When dealing with a possible breach of contract from another party, it may seem overwhelming at first.
However, knowing what typical remedies are for the situation can help you make the best choice possible to salvage your contract.
According to FindLaw, a contract is a promise or set of promises that one party makes to another. If the breached party does not fulfill one or more of these obligations to your standard, he or she fails to uphold his or her side of the agreement. This individual or business may also be at fault if the requirements are not completed within the time frame or to the specifications previously agreed upon.
Some breaches are immaterial, which are smaller in nature but still serious. However, material breaches do typically need a more complex remedy.
If a breach occurs, you may have to deal with a lawsuit. Typically, the courts award damages to the shortchanged party that did not receive their original promised good or service.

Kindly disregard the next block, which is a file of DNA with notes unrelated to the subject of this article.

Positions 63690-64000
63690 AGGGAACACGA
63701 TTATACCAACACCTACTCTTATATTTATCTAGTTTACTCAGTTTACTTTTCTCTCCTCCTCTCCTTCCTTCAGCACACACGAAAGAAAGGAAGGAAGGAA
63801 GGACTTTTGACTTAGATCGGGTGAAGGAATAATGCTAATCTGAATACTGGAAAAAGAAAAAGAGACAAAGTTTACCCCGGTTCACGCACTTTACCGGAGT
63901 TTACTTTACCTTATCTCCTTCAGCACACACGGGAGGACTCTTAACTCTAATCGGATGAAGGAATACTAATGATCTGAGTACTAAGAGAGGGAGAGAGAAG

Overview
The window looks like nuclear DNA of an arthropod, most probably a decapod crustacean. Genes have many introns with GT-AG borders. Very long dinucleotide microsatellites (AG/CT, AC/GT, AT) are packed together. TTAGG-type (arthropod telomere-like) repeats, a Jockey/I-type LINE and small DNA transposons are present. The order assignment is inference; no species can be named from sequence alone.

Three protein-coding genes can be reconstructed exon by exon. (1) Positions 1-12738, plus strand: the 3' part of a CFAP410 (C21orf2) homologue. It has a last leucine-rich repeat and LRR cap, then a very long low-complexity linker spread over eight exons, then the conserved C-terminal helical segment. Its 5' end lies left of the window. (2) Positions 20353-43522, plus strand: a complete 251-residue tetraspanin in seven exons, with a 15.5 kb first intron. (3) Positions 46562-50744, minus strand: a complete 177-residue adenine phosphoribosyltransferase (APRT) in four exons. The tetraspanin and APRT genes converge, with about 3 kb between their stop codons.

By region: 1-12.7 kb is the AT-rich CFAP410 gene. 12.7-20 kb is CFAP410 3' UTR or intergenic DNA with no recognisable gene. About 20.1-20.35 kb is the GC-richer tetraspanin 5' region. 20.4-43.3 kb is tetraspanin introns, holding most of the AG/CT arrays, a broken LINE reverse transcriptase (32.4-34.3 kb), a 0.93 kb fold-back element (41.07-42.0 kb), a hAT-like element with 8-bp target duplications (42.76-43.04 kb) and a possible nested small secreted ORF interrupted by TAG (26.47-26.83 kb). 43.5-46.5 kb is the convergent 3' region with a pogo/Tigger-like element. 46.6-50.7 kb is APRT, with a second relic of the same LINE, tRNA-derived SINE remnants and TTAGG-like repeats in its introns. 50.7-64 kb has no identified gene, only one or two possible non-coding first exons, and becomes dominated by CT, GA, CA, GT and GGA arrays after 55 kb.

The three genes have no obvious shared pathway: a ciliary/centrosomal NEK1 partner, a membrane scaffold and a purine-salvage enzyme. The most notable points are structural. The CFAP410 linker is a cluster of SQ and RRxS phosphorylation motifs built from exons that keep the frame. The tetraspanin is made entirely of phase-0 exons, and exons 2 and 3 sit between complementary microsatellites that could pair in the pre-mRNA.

Compensatory damages pay for unfulfilled promises in the original agreement. This deal usually comes in the form of monetary compensation, which helps make up for the value of those promises. Punitive damages are similar in that they usually involve the breached party paying money, but differ in that the breached party pays the money towards fines rather than the fulfillment of a promise to you.
Beyond monetary remedies, some courts may order a remedy in equity. A specific performance involves the breaching party completing the service that was previously guaranteed. You may also have to deal with a canceled contract, which would result in the termination of the deal. Preparing for any of these possibilities can help you while dealing with a breach.